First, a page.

GUEST POST: “the sisters chose to put this out there for the public”

I received this from a reader, which I share now with minor edits and some emphases:

Fr. Z,
I appreciate your information about these nuns that publicly dissent from Church teaching. It is sometimes humorous but what lies at the core of the issue is the harm they have inflicted on Catholics for decades. I hope we can all keep that in mind.

It became a little more personal for me recently. I attended a Catholic girls’ school in Louisiana in the early 90s. I could have written extensively about problems with the death penalty, but I had no understanding at all of the evil of abortion. It just wasn’t brought up.

Since then, I have recalled those days as simply watered down teachings with the typical liberal emphasis. I have felt robbed of a proper education in the faith too, though I often wondered if I’ve possibly exaggerated the situation in my head. A few days ago I received validation, when I was able to simply click through an alum email to ultimately find the Congregation of St. Joseph website.

It is amazing what one can find now with three clicks of a mouse.

To me, what was more unbelievable than the content was the fact that the sisters chose to put this out there for the public. Maybe I’m still fighting some naivety.

Anyway, these sisters are into all the crazy stuff you tell us about.

There are new age ideas about inclusiveness, reiki, yoga, male oppression. They make four “Generous Promises” which include working for systematic change, getting rid of institutions in favor of inclusiveness, and taking care of “Earth,” who is dying. That was new to me. How have we not heard of that one from you? Apparently the earth is a person, and you can also find reference to revering “Earth” on their site. Maybe I’m just too young to understand. Is this idea a holdover from the 60’s or has it just “evolved” since then?

No word about abortion. That was no surprise. What was astonishing was a recent newsletter which applauded a ritual burning of a Papal Bull that they stated was rescinded in the 16th century, but that was still causing spiritual harm to the indigenous grandmothers in the US. Too outlandish for a movie script. Are these rituals common occurrences?

Back to my main point. The importance of this all is the harm they are doing. The harm is still there. On their site you can see the three high schools they run. I was easily able to find info online for my alma mater’s religion classes. They have become more sophisticated in getting out their ideas since I was there, though there are some traditional teachings mixed in, which makes it even more dangerous in my mind.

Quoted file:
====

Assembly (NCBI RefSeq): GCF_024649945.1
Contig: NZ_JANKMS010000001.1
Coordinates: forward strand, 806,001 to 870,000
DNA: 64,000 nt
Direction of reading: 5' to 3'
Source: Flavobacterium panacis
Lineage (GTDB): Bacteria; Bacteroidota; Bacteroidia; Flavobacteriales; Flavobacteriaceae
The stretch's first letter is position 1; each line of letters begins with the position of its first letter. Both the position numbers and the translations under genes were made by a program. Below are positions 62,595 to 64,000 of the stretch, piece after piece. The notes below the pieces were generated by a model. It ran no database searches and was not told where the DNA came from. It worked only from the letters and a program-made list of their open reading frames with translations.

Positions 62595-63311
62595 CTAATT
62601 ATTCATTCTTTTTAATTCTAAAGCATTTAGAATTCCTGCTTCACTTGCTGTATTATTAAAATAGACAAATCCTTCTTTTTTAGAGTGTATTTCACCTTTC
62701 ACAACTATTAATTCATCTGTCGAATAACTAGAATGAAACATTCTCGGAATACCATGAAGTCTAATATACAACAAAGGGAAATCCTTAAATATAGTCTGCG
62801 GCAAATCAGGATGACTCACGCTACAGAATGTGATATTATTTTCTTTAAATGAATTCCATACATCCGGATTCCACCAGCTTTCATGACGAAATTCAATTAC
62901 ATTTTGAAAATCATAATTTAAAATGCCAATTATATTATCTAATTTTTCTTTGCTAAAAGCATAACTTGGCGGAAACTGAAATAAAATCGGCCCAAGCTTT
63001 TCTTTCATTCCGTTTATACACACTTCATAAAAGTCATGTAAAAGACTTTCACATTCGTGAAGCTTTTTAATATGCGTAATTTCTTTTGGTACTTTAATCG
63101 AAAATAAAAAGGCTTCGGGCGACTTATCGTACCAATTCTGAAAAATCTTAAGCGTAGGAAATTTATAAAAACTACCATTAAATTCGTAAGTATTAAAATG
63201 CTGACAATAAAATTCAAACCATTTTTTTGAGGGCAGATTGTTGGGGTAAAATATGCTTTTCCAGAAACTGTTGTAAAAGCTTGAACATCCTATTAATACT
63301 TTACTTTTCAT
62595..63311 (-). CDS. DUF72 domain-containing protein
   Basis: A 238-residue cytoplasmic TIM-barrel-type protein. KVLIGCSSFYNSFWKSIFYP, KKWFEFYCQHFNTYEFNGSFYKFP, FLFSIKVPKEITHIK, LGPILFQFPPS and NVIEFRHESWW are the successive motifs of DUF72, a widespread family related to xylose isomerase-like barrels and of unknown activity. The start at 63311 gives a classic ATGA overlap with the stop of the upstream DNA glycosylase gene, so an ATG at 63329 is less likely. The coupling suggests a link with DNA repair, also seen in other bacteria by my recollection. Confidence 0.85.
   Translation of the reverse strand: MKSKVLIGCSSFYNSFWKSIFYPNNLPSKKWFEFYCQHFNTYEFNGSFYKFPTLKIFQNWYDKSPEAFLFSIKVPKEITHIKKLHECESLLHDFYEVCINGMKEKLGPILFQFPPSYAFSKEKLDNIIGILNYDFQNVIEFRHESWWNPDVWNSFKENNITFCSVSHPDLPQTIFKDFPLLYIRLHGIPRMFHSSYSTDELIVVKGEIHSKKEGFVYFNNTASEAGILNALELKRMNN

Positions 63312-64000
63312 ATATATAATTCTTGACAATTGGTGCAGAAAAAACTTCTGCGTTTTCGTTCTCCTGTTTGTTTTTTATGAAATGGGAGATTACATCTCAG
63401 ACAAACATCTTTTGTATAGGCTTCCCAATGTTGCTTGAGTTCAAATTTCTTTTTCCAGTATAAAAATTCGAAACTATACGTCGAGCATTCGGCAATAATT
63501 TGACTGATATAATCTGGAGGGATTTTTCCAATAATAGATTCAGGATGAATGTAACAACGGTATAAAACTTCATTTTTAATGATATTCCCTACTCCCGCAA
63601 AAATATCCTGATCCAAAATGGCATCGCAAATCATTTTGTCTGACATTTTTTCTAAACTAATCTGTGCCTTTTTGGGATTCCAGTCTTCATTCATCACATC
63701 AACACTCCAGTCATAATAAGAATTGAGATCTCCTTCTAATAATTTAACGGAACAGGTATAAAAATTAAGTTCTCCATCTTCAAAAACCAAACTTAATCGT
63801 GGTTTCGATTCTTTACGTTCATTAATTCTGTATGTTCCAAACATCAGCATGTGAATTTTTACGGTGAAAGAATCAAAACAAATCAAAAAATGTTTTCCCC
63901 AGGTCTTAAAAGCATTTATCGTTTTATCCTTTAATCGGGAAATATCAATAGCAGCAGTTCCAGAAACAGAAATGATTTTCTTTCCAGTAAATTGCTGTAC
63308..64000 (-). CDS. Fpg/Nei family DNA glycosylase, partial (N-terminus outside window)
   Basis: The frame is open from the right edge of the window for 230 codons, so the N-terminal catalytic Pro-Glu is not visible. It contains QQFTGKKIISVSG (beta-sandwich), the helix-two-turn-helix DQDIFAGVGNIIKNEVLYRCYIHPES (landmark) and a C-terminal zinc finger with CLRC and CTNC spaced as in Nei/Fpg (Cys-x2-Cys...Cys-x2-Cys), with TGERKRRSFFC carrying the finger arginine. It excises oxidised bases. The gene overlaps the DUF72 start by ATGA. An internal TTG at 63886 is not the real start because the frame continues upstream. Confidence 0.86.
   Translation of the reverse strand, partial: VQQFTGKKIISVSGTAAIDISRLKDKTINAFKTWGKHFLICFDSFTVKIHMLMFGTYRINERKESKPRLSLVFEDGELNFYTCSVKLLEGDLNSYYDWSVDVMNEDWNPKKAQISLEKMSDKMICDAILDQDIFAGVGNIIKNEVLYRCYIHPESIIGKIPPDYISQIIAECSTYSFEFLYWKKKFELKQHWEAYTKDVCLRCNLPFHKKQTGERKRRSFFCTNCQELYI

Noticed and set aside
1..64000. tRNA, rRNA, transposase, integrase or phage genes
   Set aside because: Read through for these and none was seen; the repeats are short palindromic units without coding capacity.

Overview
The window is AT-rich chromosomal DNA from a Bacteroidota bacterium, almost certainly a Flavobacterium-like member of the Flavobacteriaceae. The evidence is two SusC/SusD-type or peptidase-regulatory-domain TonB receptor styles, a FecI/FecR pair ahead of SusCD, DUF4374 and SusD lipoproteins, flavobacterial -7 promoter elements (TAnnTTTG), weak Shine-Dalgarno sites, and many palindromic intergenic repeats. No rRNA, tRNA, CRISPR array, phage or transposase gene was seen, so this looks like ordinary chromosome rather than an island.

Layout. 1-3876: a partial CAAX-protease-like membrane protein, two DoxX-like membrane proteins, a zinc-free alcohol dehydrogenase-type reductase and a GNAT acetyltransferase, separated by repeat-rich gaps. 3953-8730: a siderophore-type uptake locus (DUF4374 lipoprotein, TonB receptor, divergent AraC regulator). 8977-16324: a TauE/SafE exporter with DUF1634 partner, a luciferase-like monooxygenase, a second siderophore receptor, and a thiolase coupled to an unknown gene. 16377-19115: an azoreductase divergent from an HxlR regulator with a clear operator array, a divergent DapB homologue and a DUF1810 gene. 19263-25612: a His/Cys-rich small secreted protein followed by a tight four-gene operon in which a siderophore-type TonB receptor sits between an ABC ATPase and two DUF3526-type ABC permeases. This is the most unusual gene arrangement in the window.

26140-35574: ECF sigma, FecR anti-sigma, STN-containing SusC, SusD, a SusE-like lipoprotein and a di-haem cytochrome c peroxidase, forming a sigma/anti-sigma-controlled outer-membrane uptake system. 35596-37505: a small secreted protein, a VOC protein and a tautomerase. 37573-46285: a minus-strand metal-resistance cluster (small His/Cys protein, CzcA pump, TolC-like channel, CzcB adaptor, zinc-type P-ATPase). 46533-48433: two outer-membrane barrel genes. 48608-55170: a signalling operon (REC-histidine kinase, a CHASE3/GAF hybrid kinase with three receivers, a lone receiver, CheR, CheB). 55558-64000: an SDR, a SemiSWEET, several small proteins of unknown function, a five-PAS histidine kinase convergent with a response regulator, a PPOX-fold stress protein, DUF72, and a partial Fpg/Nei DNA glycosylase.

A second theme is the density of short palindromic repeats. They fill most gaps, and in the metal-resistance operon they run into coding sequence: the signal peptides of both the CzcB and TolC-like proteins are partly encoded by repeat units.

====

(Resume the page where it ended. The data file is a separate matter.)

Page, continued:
Last year alums were polled about changing the mission statement. Now it’s some nonsense like “Creating women leaders to be unifying members of the world community!” Here is the link to the sisters, though I’m sure it’s not news to you.

Just remember those poor schoolgirls when you defend Church teaching!

There it is.

Keep this in mind as you hear about Nuns On The Bus.

About Fr. John Zuhlsdorf

Fr. Z is the guy who runs this blog. o{]:¬)
This entry was posted in HONORED GUESTS, Magisterium of Nuns, Our Catholic Identity, The future and our choices and tagged , , . Bookmark the permalink.


  1. Supertradmum says:

    This sad list of aberrations was happening in the seventies in the Midwest and is one reason I did not follow a religious vocation, as not only were the active orders, from at least 1970, falling away from Church teaching (NOW was on campus in my Catholic girls’ college in 1970, supported by the order of nuns who ran the college and I was asked to join–I did not), but also, sadly the contemplative orders, such as the Benedictines and Carmelites. So the rot is long in stewing.

    Thankfully, God protected me, and I finally chose my adult Faith knowing that the truth was in the Catholic Church, that the nuns and sisters were just plain wrong. However, the damage is still happening and those orders are still confusing people and worse, leading souls to hell, especially with false teaching, new age stuff, and disobedience. God has already forgiven them, as we all must.

  2. haribo says:

    Here’s an analogy. If an official of the ACLU started publicly defending racial segregation, would the organization be out of line in taking immediate action to correct that member for their stance? No, and if they waited 40 years to say anything, they would be blasted for not acting sooner. It the same thing with the nuns. Like the ACLU, the Catholic Church is a voluntary organization with a clearly defined mission. That includes promoting and defending it’s own faith, and people who chose to represent the Catholic Church in their daily lives should expect serious repercussions if they decide to attack the Catholic faith publicly. The only real question should be why this didn’t happen in 1970.